Step 7: BalanceNG agent configuration and script

We decided for this setup to make use of the BalanceNG agent “bngagent” health check script capabilities. The file /etc/rc.local on noth nodes looks like this for this purpose:

#!/bin/sh -e
#
# rc.local
#
# This script is executed at the end of each multiuser runlevel.
# Make sure that the script will "exit 0" on success or any other
# value on error.
#
# In order to enable or disable this script just change the execution
# bits.
#
# By default this script does nothing.

bngagent -c"/etc/bind/agentcheck.sh" 439
exit 0

And the file /etc/bind/agentcheck.sh skript looks like this (using the dns.monitor of the “mon” monitoring daemon):

#!/bin/sh
/usr/lib/mon/mon.d/dns.monitor -zone balanceng.net -master 10.235.210.1 10.235.210.1
if [ "$?" = "0" ]
then
 echo 1
else
 echo 0
fi

In this case the dns.monitor checks the presence of Bind9 by contacting the DNS service on the loopback alias address (which is identical to the BalanceNG virtual server address of “server 1”).

Step 8: The BalanceNG Configuration Files

BalanceNG configuration for NS0A

 // configuration taken Thu May 1 20:47:29 2008
 // BalanceNG 2.084 (created 2008/05/01)
 hostname NS0A
 set localdsr 1
 interface eth1
 vrrp {
   vrid 7
   priority 200
   network 1
 }
 network 1 {
   name "local network"
   addr 10.235.210.0
   mask 255.255.255.0
   real 10.235.210.45
   interface eth1
 }
 register network 1
 enable network 1
 server 1 {
   ipaddr 10.235.210.1
   port 53
   method session
   targets 1,2
 }
 register server 1
 enable server 1
 target 1 {
   ipaddr 10.235.210.43
   port 53
   ping 5,12
   agent 439,5,13
   tcpopen 53,5,12
   dsr enable
 }
 target 2 {
   ipaddr 10.235.210.44
   port 53
   ping 5,12
   agent 439,5,13
   tcpopen 53,5,12
   dsr enable
 }
 register targets 1,2
 enable targets 1,2
 // end of configuration

BalanceNG configuration for NS0B

 // configuration taken Thu May 1 20:49:00 2008
 // BalanceNG 2.084 (created 2008/05/01)
 hostname NS0B
 set localdsr 1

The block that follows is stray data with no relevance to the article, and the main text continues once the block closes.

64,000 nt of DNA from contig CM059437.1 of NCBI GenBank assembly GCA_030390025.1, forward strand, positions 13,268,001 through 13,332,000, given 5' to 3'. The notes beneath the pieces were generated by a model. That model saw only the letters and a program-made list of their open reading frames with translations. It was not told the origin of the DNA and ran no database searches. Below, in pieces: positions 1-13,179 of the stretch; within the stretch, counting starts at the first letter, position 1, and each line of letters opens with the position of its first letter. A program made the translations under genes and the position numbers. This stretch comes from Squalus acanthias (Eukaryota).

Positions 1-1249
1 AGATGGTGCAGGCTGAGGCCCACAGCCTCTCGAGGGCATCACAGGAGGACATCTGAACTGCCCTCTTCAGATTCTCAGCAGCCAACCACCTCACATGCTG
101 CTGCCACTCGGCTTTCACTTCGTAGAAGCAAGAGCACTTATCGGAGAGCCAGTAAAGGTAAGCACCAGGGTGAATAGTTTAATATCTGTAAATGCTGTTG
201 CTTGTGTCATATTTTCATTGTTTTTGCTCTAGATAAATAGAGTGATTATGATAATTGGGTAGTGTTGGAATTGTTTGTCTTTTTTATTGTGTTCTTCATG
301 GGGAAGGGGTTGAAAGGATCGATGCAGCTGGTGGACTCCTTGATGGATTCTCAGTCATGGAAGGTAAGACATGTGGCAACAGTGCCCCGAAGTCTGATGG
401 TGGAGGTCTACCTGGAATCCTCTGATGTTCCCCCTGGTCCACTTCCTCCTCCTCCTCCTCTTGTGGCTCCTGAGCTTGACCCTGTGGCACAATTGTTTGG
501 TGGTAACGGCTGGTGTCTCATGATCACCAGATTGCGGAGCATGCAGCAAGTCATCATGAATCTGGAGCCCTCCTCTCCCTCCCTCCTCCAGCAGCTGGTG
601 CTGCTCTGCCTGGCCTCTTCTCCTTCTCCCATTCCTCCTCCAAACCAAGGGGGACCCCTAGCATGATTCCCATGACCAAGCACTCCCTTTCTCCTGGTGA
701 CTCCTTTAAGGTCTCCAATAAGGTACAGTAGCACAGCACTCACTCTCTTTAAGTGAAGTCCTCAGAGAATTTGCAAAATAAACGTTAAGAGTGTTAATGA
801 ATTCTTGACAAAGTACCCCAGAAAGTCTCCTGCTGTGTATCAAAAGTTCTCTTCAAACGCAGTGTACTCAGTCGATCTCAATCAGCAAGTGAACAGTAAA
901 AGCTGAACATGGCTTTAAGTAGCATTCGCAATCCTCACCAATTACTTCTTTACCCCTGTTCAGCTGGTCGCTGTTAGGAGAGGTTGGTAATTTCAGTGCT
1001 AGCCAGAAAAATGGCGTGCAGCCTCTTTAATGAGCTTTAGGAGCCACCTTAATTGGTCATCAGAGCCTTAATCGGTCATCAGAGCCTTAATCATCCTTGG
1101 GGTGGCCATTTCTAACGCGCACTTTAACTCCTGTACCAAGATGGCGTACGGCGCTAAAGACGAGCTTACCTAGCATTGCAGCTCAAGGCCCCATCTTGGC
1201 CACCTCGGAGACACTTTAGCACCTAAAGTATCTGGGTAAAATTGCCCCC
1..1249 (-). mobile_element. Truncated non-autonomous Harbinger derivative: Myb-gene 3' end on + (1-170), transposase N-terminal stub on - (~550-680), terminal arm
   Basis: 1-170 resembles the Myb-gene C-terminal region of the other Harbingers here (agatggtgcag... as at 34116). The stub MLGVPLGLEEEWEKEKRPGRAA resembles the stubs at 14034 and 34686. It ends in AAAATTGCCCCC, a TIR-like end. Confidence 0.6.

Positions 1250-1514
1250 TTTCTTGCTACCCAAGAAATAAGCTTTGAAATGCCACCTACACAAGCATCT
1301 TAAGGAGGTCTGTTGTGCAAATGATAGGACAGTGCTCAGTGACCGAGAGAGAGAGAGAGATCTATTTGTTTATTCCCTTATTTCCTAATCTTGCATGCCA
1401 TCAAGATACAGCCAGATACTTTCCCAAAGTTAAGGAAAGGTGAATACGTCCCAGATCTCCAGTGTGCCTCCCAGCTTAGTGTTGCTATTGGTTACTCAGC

interface eth1
 vrrp {
   vrid 7
   priority 200
   network 1
 }
 network 1 {
   name "local network"
   addr 10.235.210.0
   mask 255.255.255.0
   real 10.235.210.46
   interface eth1
 }
 register network 1
 enable network 1
 server 1 {
   ipaddr 10.235.210.1
   port 53
   method session
   targets 1,2
 }
 register server 1
 enable server 1
 target 1 {
   ipaddr 10.235.210.43
   port 53
   ping 5,12
   agent 439,5,13
   tcpopen 53,5,12
   dsr enable
 }
 target 2 {
   ipaddr 10.235.210.44
   port 53
   ping 5,12
   agent 439,5,13
   tcpopen 53,5,12
   dsr enable
 }
 register targets 1,2
 enable targets 1,2
 // end of configuration

Step 9: Testing

At the very end you should be able to see BalanceNG sessions being created and name resolution should work like a charm. A typical CLI dialog could look like this (on the current VRRP master NS0A):

root@ns0a:~# bng control
BalanceNG: connected to PID 10668
NS0A# show vrrp
 state MASTER
 vrid 7
 priority 200
 ipaddr0 82.135.110.1
NS0A# show sessions
 71 sessions
 hash ip-address port srv tgt age stout
 -------- --------------- ----- --- --- ---- -------
 5604999 10.85.134.135 any 1 1 18 600
 5604997 10.85.134.133 any 1 2 18 600
 80901 10.1.60.5 any 1 1 20 600
 15546371 10.237.56.3 any 1 2 21 600
 13763506 10.210.3.178 any 1 2 44 600
 1679371 10.25.160.11 any 1 2 46 600
 15369391 10.234.132.175 any 1 2 58 600
 5915664 10.90.68.16 any 1 1 102 600
 6888621 10.105.28.173 any 1 1 107 600
 15571300 10.237.153.100 any 1 2 109 600
 2328074 10.35.134.10 any 1 1 113 600
 ... remaining sessions not shown
NS0A#

On the current backup (NS0B in this example) you can verify that the sessions are being “learned” correctly:

BalanceNG: connected to PID 10359
NS0B# show vrrp
 state BACKUP
 vrid 7
 priority 200
 ipaddr0 82.135.110.1
NS0B# shown sessions
 ERROR: invalid command (try help)
NS0B# show sessions
 71 sessions
 hash ip-address port srv tgt age stout
 -------- --------------- ----- --- --- ---- -------
 5604999 10.85.134.135 any 1 1 18 600
 5604997 10.85.134.133 any 1 2 18 600
 80901 10.1.60.5 any 1 1 20 600
 15546371 10.237.56.3 any 1 2 21 600
 13763506 10.210.3.178 any 1 2 44 600
 1679371 10.25.160.11 any 1 2 46 600
 15369391 10.234.132.175 any 1 2 58 600
 5915664 10.90.68.16 any 1 1 102 600
 6888621 10.105.28.173 any 1 1 107 600
 15571300 10.237.153.100 any 1 2 109 600
 2328074 10.35.134.10 any 1 1 113 600
 ... remaining sessions not shown
NS0B#